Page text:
Threat of Flank Collapse at Kilauea Volcano, Hawaii: Case Example
This activity was selected for the On the Cutting Edge Reviewed Teaching Collection
This activity has received positive reviews in a peer review process involving five review categories. The five categories included in the process are
- Scientific Accuracy
- Alignment of Learning Goals, Activities, and Assessments
- Pedagogic Effectiveness
- Robustness (usability and dependability of all components)
- Completeness of the ActivitySheet web page
For more information about the peer review process itself, please see http://serc.carleton.edu/NAGTWorkshops/review.html.
This page first made public: May 9, 2012
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Description and Teaching Materials
The case example is written with the assumption that students have read Cervelli's article (listed below), which focuses on slow slip events ("silent earthquakes"). The article paints a very clear picture of what volcano flank collapse is, what the catastrophic consequences are, and what the geologic evidence is for multiple flank collapses in the Hawaiian volcanic chain in the geologic past. The preparatory homework assignment is a simple set of questions to make sure that students read the article carefully. If students have not read this article, the instructor would need to provide a bit of background in class before students tackled the case example.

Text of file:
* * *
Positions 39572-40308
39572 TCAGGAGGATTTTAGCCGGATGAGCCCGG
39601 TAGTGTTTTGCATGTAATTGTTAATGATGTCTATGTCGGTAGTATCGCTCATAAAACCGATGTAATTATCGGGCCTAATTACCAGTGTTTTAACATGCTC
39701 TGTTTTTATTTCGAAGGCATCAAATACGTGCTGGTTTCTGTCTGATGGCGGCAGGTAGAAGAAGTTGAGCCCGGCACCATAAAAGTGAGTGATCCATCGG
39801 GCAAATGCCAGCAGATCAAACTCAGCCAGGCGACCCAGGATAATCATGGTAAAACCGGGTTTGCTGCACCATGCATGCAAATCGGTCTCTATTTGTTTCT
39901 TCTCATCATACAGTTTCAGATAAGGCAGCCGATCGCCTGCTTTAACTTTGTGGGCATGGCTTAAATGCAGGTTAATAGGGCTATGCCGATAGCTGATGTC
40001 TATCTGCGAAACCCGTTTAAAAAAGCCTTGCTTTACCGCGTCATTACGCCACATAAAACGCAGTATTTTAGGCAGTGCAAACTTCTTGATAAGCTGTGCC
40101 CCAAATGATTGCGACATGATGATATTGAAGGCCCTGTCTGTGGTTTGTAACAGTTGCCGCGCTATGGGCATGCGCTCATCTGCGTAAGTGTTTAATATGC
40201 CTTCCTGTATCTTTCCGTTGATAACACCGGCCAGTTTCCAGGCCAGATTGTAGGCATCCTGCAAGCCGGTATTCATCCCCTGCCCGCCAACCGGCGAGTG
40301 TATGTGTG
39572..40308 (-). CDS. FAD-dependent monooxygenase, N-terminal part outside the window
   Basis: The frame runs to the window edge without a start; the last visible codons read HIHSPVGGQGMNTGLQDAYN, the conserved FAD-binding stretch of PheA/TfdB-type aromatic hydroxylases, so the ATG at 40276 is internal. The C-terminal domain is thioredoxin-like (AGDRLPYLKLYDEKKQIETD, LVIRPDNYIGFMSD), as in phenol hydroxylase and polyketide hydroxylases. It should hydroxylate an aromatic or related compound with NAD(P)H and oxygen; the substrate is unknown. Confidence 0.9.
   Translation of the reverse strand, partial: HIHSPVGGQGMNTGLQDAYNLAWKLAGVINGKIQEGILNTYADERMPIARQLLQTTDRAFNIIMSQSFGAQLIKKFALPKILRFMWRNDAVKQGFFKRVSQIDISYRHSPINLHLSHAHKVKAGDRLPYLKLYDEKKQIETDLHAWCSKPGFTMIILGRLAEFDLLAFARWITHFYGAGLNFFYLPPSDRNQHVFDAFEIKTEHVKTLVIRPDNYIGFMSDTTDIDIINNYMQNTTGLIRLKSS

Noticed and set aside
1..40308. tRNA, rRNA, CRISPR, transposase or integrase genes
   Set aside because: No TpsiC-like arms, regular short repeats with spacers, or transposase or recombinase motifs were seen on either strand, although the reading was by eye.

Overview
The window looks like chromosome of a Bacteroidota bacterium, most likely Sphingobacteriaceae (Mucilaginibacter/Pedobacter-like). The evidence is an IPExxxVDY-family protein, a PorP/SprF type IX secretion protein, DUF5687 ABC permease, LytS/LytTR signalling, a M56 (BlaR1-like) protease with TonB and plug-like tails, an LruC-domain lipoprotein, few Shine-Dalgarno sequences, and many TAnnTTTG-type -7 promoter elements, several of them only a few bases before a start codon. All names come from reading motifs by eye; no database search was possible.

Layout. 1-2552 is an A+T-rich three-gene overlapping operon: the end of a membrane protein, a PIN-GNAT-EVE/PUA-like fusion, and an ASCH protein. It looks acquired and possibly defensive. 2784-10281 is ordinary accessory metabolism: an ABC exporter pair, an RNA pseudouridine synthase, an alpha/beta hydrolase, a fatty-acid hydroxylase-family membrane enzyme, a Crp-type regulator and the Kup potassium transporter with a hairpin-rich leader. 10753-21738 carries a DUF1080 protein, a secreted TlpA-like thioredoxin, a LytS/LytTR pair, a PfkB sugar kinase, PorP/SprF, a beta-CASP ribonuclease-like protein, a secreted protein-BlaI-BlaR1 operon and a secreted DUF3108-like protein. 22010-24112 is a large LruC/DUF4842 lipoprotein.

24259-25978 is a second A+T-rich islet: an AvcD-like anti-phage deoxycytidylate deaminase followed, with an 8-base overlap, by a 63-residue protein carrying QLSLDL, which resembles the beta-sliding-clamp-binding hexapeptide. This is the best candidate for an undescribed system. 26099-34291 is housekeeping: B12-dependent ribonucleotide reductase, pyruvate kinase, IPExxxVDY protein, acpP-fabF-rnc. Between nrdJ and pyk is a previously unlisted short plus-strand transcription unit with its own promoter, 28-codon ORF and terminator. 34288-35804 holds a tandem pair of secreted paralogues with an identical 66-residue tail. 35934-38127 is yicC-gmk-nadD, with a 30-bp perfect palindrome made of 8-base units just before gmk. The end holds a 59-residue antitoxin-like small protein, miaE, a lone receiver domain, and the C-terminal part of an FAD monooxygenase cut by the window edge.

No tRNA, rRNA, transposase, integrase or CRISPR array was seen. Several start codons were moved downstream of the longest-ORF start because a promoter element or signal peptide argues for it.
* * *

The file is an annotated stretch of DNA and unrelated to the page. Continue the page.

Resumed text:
The beginning of the case example itself presents students with data on "normal" earthquakes occurring between 1971 and 1999. Students then combine information on surface faults, locations of earthquake hypocenters, and composite focal mechanism solutions to synthesize a movement picture for the south flank and defend their analyses with evidence.
Assignment for Kilauea flank collapse case example (Microsoft Word 2007 (.docx) 879kB May9 12)
Teaching Notes and Tips
References and Resources
Cervelli, Peter, 2004, The threat of silent earthquakes: Scientific American, March 2004, p. 86-91.
Poland, Michael, Miklius Asta, Wilson, David, Okubo, Paul, Montgomery-Brown, Emily, Segall, Paul, Brooks, Benjamin, Foster, James, Wolfe, Cecily, Syracuse, Ellen, and Thurber, Clifford, 2010, Slow slip events at Kilauea Volcano: EOS, v. 91, no. 13, 30 March 2010, p. 118-119.
Gillard, Dominique, Wyss, Max, Okubo, Paul, 1996, Type of faulting and orientation of stress and strain as a function of space and time in Kilauea's south flank, Hawaii: JGR, v. 101, no, B7, p. 16,025-16,042.